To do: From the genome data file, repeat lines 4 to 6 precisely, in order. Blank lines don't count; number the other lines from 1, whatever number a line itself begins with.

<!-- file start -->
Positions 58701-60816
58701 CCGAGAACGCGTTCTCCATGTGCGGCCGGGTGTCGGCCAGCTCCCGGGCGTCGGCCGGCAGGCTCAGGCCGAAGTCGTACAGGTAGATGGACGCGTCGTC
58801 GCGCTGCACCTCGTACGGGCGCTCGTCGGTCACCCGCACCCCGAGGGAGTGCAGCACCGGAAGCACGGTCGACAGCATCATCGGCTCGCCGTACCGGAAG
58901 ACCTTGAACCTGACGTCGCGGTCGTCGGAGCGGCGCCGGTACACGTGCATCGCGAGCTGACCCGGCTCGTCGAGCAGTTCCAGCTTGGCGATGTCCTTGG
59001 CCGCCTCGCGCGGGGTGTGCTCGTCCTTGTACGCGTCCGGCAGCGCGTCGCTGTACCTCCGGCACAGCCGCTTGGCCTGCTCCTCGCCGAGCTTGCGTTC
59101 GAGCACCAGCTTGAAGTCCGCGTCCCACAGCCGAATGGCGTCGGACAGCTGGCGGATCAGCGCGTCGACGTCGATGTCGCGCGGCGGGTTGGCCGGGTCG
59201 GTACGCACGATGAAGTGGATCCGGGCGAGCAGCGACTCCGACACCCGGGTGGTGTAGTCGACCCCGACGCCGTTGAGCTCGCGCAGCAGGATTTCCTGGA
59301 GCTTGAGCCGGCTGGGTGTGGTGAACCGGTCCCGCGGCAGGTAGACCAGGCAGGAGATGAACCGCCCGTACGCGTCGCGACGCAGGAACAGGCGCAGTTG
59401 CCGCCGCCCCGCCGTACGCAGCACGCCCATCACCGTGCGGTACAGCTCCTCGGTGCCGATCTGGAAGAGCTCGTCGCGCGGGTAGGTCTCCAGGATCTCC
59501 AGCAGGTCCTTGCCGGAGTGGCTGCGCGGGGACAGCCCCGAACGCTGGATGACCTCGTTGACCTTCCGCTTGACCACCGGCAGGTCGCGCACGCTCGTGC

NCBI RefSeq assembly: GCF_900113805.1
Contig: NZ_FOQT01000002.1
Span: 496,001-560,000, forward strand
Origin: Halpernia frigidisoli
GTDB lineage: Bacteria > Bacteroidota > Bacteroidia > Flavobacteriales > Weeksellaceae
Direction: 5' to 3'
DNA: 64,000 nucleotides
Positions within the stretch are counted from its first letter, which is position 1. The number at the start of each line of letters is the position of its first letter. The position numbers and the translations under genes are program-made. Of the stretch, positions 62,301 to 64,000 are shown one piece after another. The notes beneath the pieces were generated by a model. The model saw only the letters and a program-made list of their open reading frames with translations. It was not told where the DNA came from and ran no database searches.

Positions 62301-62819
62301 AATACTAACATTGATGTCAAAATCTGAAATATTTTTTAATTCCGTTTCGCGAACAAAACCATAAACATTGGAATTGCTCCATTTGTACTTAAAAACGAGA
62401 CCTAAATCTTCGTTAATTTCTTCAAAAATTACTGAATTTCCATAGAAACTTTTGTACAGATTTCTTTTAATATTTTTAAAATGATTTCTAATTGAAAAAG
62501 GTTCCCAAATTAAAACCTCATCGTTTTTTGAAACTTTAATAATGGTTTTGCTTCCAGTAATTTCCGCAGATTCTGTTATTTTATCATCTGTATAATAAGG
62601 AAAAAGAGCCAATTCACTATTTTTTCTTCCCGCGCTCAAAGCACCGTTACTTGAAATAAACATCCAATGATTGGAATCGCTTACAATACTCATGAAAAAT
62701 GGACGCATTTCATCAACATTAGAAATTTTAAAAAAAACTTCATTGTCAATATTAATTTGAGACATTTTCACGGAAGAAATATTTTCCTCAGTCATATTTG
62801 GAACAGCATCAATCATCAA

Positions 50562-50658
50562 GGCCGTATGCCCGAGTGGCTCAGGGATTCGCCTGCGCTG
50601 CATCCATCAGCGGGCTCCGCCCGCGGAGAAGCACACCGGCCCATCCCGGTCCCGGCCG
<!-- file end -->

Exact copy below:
58901 ACCTTGAACCTGACGTCGCGGTCGTCGGAGCGGCGCCGGTACACGTGCATCGCGAGCTGACCCGGCTCGTCGAGCAGTTCCAGCTTGGCGATGTCCTTGG
59001 CCGCCTCGCGCGGGGTGTGCTCGTCCTTGTACGCGTCCGGCAGCGCGTCGCTGTACCTCCGGCACAGCCGCTTGGCCTGCTCCTCGCCGAGCTTGCGTTC
59101 GAGCACCAGCTTGAAGTCCGCGTCCCACAGCCGAATGGCGTCGGACAGCTGGCGGATCAGCGCGTCGACGTCGATGTCGCGCGGCGGGTTGGCCGGGTCG